Get comfortable with being uncomfortable


by Daria Mather, Copy Editor

The other editors and I were talking about leadership and comfort zones while in class the other day. It was an interesting conversation because it made me reflect on my time at Simpson after deciding to become a multimedia journalism major.

My sophomore year is when I decided to major in journalism knowing I would have to leave my comfort zone. I was hoping I would grow into a more outgoing and social person like most of my family was. By declaring a journalism major and having to interview people, I was making it happen. I was going to have to leave or expand my comfort zone.

My first semester writing for The Simpsonian was scary because I didn’t know exactly how to interview people. Yet, I figured it out. Interviewing skills can always be improved upon. I’m still working on it, but it’s definitely better than it used to be.

Leaving your comfort zone and learning to be comfortable with new environments is how you become a leader. Being able to do things that make you uncomfortable is a big part of being a great leader.

This semester, I am editor-in-chief of ID Magazine. If I had not pushed myself this far out of my comfort zone my sophomore and junior year, I’m not sure I would be where I am today. I’ve even become one of those people who will walk up to random strangers and ask them questions, which is something I never thought I would do.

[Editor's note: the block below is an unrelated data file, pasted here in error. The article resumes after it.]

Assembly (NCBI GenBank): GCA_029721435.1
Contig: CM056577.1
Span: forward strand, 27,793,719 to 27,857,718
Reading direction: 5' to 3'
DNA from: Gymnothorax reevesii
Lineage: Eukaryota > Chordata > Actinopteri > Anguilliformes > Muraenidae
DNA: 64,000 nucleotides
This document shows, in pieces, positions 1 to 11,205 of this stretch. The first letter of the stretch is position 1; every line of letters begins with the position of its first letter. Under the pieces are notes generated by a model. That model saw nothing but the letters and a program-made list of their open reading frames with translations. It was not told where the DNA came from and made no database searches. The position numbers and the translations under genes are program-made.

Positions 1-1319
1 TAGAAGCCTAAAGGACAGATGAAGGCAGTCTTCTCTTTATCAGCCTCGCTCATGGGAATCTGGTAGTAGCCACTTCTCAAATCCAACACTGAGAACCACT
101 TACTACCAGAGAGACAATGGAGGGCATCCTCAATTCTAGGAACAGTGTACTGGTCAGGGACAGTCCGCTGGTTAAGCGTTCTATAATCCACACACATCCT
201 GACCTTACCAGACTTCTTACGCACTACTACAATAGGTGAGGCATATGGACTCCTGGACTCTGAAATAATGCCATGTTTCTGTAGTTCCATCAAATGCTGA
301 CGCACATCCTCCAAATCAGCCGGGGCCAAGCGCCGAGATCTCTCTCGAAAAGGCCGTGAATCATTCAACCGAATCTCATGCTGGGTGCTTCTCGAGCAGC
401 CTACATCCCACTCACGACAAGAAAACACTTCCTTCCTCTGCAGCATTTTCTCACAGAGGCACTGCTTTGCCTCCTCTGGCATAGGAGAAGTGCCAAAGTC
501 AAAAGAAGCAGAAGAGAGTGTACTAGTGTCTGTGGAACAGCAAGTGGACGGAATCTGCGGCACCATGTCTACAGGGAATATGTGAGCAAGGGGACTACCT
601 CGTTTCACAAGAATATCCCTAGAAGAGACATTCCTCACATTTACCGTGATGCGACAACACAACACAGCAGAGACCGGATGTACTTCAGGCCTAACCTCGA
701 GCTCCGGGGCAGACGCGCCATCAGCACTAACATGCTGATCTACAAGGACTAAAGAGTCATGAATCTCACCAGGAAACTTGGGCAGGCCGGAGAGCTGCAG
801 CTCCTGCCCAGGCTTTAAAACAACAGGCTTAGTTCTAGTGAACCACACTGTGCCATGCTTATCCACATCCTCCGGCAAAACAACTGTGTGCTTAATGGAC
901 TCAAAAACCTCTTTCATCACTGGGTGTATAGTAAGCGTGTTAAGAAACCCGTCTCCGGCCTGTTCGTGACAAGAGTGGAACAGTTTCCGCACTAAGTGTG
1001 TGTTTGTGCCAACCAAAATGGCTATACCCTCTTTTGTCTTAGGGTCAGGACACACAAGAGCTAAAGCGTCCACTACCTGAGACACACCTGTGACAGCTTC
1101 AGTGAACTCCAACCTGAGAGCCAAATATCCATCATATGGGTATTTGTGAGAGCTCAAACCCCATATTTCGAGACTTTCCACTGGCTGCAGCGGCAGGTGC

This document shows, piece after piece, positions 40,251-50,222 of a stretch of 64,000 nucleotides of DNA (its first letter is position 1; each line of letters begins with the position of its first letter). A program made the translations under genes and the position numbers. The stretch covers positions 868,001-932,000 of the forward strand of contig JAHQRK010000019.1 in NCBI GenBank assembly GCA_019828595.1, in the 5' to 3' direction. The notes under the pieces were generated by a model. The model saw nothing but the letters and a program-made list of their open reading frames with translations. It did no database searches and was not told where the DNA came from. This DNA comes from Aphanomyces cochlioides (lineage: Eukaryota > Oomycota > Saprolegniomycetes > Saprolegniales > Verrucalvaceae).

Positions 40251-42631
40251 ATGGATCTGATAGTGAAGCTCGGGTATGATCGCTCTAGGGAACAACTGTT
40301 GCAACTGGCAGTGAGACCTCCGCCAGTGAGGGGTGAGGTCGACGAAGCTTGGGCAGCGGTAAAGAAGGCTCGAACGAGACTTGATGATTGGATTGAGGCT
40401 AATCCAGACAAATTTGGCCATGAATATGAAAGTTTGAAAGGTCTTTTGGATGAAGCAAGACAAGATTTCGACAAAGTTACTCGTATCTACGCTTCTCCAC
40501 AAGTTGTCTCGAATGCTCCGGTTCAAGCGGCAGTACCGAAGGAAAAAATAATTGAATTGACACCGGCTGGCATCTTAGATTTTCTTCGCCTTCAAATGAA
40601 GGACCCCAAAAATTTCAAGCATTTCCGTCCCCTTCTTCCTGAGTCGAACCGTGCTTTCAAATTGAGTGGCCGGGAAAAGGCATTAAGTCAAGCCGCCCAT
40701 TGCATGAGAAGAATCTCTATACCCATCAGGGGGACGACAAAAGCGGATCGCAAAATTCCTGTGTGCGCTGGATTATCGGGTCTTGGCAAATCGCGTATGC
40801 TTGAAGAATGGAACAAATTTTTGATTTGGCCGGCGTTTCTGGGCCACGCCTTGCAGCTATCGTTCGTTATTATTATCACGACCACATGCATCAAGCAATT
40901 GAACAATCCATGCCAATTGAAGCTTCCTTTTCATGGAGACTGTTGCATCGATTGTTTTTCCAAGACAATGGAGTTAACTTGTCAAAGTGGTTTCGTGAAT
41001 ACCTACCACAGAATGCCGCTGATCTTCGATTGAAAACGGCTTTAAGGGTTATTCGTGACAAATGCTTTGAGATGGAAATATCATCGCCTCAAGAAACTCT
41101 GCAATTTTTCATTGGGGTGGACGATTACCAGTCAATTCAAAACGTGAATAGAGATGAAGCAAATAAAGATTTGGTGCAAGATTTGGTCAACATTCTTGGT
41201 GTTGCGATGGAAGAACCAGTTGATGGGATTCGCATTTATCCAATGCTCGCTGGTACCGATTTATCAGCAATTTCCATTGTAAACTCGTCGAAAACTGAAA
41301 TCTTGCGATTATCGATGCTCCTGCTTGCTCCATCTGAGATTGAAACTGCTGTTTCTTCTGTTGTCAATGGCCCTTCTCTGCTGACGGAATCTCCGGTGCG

While interning at the Blank Park Zoo over the summer, I had to work during Zoo Brew to help sell items for a non-profit called Conservation Fusion. The zoo was helping to fundraise for a school in Madagascar to be built. The founder Susie Lewis was in town to speak at Zoo Brew. Channel 5 News is always at Zoo Brew and since I was there early to help set up, the news crew was there as well. I walked right up to the two anchors, introduced myself, and started asking them questions. Never in a million years would I have expected myself to do that.

Of course, there are still times I am uncomfortable, but I am confident in my abilities as a journalist. It’s crazy to think of how I went from a six-year-old girl who would throw a fit and cry through an entire Christmas pageant until my mom pulled me out, to a 22 year-old-woman who is able to walk up to a stranger and start a conversation.

If I have learned anything from my four years here at Simpson, it would be how beneficial and life altering leaving your comfort zone can be. I’m so thankful I’ve had so many opportunities to be pushed outside of my own.

I’ll leave you with this piece of advice: If something scares you, go for it because it could be life changing.